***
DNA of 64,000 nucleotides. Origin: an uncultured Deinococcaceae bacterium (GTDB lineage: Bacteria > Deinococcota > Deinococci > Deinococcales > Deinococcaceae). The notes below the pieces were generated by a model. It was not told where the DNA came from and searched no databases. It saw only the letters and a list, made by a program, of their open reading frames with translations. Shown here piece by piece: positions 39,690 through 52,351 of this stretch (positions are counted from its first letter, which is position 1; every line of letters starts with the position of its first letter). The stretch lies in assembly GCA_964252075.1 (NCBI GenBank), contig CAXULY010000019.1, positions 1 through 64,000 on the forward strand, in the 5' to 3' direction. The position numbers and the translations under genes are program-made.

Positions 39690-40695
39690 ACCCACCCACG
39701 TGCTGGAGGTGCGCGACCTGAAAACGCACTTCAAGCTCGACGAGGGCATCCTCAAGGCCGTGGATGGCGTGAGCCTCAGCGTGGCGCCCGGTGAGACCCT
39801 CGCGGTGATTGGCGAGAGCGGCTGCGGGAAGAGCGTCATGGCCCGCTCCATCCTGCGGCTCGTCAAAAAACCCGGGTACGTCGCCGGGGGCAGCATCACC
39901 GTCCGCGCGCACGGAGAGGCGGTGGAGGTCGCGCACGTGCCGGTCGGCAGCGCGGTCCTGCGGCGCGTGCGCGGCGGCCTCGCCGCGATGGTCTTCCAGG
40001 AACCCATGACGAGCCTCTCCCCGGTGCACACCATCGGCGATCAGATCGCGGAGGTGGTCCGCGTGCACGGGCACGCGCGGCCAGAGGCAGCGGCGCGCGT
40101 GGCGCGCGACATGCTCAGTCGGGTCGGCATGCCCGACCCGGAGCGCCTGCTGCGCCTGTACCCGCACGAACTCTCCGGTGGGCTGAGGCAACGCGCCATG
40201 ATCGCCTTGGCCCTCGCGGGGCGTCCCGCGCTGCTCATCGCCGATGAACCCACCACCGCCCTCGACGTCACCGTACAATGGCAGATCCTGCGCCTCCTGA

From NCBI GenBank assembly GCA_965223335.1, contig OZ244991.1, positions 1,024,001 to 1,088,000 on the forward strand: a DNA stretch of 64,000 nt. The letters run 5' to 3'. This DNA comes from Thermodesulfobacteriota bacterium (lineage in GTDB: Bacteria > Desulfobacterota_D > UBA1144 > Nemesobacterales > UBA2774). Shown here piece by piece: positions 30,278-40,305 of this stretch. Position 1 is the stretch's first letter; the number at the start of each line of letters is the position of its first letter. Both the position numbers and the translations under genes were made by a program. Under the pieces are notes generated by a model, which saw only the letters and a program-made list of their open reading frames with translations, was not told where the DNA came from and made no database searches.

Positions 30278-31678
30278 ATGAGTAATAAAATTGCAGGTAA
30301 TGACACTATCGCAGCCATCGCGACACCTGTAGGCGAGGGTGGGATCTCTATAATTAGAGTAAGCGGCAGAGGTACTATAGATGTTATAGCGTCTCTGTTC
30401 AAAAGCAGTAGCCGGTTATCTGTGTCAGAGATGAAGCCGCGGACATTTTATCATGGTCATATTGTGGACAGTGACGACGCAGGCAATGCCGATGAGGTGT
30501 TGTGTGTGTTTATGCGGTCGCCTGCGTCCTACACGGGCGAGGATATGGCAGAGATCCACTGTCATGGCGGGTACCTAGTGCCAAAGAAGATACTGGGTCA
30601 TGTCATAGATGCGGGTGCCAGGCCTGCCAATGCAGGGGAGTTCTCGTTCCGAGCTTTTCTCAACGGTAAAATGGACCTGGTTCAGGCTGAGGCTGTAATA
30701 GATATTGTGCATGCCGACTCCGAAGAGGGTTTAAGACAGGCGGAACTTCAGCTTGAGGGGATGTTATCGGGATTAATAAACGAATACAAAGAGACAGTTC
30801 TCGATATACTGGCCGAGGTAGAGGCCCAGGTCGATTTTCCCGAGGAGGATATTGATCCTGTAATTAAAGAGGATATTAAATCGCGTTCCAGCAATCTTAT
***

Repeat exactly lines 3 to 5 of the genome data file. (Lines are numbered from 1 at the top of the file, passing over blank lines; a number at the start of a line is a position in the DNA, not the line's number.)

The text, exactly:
39690 ACCCACCCACG
39701 TGCTGGAGGTGCGCGACCTGAAAACGCACTTCAAGCTCGACGAGGGCATCCTCAAGGCCGTGGATGGCGTGAGCCTCAGCGTGGCGCCCGGTGAGACCCT
39801 CGCGGTGATTGGCGAGAGCGGCTGCGGGAAGAGCGTCATGGCCCGCTCCATCCTGCGGCTCGTCAAAAAACCCGGGTACGTCGCCGGGGGCAGCATCACC